Based on leadership from the State Board of Education and legislative changes enacted by the General Assembly, lots of attention over the past few years has been paid to policies on bullying prevention in the public schools. Here is an excerpt from the policies of the Robeson County school board: “The board acknowledges the dignity and worth of all students and employees and strives to create a safe, orderly, caring and inviting school environment to facilitate learning and achievement … . All students have a right to be free from fear, harm, and violence while in attendance at school and a school-sponsored activities.”
These are wonderful statements. Although it would be unreasonable to expect perfect implementation of these policy goals, it should be comforting to Robeson’s parents that their schools take their responsibilities to protect students seriously.
There is, however, a major anomaly within the Robeson school board policies, because they also allow teachers and school administrators to intentionally inflict physical pain on students as a form of discipline. Policies refer to this as “corporal punishment” — perhaps because it sounds better than striking a student with a board.
In other words, Robeson has policies against creating the fear of being hit when the perpetrator is a student, but not when the perpetrator is a school official. This “fear factor” is made more vivid by anecdotal reports of a school principal roaming the halls with a paddle.
State law gives local school boards the authority to set policies to allow or not allow corporal punishment. This has been a long-standing highly emotional issue in our state, and it makes sense for the policies to be determined locally. As an outsider, it would be inappropriate for me to recommend changes to Robeson’s policies. This needs to come from local folks, be it the superintendent, the school board, the PTA, or others in the community.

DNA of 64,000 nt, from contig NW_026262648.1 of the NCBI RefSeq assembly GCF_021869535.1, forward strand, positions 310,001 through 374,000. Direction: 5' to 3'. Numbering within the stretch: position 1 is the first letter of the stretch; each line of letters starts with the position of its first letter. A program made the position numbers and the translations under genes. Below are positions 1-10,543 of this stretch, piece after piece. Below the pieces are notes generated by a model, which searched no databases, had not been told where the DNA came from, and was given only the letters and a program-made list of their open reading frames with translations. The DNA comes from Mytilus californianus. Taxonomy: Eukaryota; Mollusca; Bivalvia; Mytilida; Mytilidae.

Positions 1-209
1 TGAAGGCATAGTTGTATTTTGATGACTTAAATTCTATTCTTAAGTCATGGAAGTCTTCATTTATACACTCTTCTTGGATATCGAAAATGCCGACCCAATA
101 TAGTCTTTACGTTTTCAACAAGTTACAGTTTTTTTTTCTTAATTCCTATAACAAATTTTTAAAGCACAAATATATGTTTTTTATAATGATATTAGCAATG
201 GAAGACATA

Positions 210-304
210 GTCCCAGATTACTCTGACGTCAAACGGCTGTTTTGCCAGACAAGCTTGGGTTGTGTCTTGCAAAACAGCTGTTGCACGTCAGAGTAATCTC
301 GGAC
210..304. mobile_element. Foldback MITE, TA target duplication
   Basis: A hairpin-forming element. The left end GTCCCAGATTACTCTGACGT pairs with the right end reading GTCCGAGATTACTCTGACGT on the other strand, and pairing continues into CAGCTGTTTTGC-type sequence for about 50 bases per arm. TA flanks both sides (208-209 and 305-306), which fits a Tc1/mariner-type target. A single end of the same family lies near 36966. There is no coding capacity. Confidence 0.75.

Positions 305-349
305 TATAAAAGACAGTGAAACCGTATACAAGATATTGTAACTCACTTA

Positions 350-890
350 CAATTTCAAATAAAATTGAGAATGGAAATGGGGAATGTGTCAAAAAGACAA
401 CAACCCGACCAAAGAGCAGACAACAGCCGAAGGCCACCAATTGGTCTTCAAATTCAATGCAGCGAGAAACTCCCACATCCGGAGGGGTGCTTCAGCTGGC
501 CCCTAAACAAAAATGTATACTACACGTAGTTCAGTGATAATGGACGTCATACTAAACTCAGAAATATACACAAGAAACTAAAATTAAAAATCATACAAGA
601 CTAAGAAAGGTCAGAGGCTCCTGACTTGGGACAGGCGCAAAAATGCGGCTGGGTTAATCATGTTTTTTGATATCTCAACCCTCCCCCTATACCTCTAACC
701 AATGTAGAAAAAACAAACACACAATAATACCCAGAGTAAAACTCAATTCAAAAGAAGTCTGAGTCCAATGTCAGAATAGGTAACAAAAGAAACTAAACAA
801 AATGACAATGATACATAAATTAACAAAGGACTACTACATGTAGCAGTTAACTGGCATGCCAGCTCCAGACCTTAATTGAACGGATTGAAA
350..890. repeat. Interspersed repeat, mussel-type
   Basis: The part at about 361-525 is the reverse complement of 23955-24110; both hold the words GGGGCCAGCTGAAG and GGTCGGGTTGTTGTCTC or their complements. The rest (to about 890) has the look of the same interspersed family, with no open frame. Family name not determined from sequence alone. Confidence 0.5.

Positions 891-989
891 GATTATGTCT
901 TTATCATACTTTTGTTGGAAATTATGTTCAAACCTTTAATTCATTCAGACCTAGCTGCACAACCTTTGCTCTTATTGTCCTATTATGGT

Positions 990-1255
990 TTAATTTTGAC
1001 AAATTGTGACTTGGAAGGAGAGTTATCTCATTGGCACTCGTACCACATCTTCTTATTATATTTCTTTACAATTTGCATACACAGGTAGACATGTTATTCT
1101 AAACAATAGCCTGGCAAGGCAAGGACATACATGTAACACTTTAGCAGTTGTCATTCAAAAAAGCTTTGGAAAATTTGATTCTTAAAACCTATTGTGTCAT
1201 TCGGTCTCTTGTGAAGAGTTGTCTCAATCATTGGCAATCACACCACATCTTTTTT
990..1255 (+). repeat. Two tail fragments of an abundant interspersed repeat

I do, however, believe that the issue of corporal punishment in the county’s public schools should be given serious study. Here are some facts that are worthy of consideration:
n The practice is no longer popular. Last school year, just nine of the 115 local districts actually hit students.
n In the 2010-2011 school year, the most recent year for which data are available, Robeson led the state in the use of corporal punishment, hitting students 359 times, which was five times more than the second leading district, and 40 percent of all the corporal punishment administered statewide.
n While American Indians comprised 48 percent of Robeson’s student enrollment, they received 81 percent of the corporal punishment.
n Similarly, while students with disabilities comprised about 8 percent of student enrollment, they received about 22 percent of the corporal punishment.
n Of all the corporal punishment administered in Robeson, 87 percent occurred in just three elementary schools.
These facts present a disturbing picture of the Robeson public schools. Hopefully, a serious study will provide a rationale for why Robeson’s students appear to be treated much more harshly than their counterparts statewide. As noted above, this study would be best done by the Robeson community itself. Robeson’s students deserve no less.
Tom Vitaglione is a senior fellow with the Action for Children North Carolina.